Let’s just say you are hanging out on a weekend, just enjoying a little “recreational relaxation” and begin to long for music that will match your mellow mood. You look through your collection but nothing feels right. A friend suggests you give a listen to the sixth full-length album from Greenleaf. Your mind is blown because your pal tells you Rise Above The Meadow was recently released in 2016, but the music itself takes you back to the 1970’s. This Swedish stoner rock band wears their classic heavy rock influences on their sleeves.
The driving beat of the opening track, “A Million Fireflies”, draws you in and holds you with a catchy chorus. As all the instruments are highlighted in various sections of the song and with seamless tempo changes, you begin to appreciate the musicianship of Greenleaf. The opening guitar riff that starts off the next track, “Funeral Pyre”, along with the chorus, will get stuck in your head. The vocals of Arvid Jonsson on this song (and, in truth, on most of this album) remind me of Jim Morrison in tone and cadence. In fact, it would be so easy to mistake track 3, “Howl”, for a long-lost Doors song. The shortest song on the album, track 4, “Golden Throne”, has a brisk, toe-tapping beat and impressive guitar solo. Track 5, “Carry Out The Ribbons”, is a guitar-driven tune with a chorus you will find yourself singing along to. Things take an epic turn with track 6, “Levitate and Bow (Pt. 1 & 2)”, an opus that clocks in at nearly seven and a half minutes. The song runs the gamut from ballad to heavy rocker and everything in between. I enjoyed portions of the song but it continued for so long that my mind began to wander and I no longer felt any connection to the music. In my opinion, this could have been edited into a better, more concise song. The remaining songs –“You’re Gonna Be My Ruin”, “Tyrants Tongue” and “Pilgrims”– continue with the driving beats, excellent guitar work, and 1970’s era vocals as established at the beginning of the album.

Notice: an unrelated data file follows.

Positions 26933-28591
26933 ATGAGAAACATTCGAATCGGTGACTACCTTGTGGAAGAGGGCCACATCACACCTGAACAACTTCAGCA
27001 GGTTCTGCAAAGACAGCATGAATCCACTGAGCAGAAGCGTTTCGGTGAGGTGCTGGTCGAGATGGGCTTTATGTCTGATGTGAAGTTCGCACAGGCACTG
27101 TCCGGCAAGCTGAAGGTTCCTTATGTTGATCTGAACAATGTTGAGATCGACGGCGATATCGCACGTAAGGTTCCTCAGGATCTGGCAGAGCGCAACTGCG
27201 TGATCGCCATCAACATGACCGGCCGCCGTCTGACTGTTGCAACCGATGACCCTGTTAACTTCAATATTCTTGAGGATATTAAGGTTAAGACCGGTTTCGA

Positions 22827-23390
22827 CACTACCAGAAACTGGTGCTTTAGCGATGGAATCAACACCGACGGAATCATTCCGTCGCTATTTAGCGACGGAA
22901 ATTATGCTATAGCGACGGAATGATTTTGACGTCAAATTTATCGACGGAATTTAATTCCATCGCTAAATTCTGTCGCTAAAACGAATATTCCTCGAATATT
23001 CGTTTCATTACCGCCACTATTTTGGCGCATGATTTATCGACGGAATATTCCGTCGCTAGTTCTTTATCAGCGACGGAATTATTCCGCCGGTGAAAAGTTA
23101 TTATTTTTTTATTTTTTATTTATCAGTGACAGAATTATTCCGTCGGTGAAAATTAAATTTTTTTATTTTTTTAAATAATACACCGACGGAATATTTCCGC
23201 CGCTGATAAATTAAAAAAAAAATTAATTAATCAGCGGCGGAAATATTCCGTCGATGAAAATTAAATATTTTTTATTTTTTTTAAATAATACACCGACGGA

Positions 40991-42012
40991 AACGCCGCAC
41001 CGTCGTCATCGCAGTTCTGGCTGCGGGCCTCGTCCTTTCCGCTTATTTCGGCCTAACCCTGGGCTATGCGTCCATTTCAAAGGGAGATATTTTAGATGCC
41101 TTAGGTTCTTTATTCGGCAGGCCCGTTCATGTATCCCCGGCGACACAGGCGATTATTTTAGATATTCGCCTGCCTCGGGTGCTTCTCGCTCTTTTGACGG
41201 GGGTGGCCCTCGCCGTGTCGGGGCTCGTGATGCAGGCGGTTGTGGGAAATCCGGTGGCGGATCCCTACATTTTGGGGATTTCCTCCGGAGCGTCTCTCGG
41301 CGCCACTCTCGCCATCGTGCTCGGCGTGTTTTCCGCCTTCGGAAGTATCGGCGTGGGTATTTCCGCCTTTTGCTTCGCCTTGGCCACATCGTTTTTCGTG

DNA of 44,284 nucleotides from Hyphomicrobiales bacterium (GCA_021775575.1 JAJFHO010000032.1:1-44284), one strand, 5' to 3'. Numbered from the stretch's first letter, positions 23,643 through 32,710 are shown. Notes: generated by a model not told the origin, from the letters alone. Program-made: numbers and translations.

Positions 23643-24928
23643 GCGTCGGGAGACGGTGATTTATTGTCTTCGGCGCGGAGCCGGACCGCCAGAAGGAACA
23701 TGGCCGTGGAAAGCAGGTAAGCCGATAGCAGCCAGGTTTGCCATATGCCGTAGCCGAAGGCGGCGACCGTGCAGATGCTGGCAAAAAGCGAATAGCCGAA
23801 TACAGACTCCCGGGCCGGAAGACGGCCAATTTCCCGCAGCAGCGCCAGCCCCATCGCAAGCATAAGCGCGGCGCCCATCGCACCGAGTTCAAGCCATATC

Overall, Rise Above The Meadow is as well-done an example of stoner rock as you will find in 2016. The songs tend to be rather lengthy with six of the nine coming in at four and a half minutes or more. The tunes all sound very similar as well, to the point that you cannot always determine where one ends and the next begins. This isn’t entirely a bad thing. Many bands have had quite a successful career with variations of the same melody. Regardless, the talent of Greenleaf is undeniable and worth a listen if you are new to the band.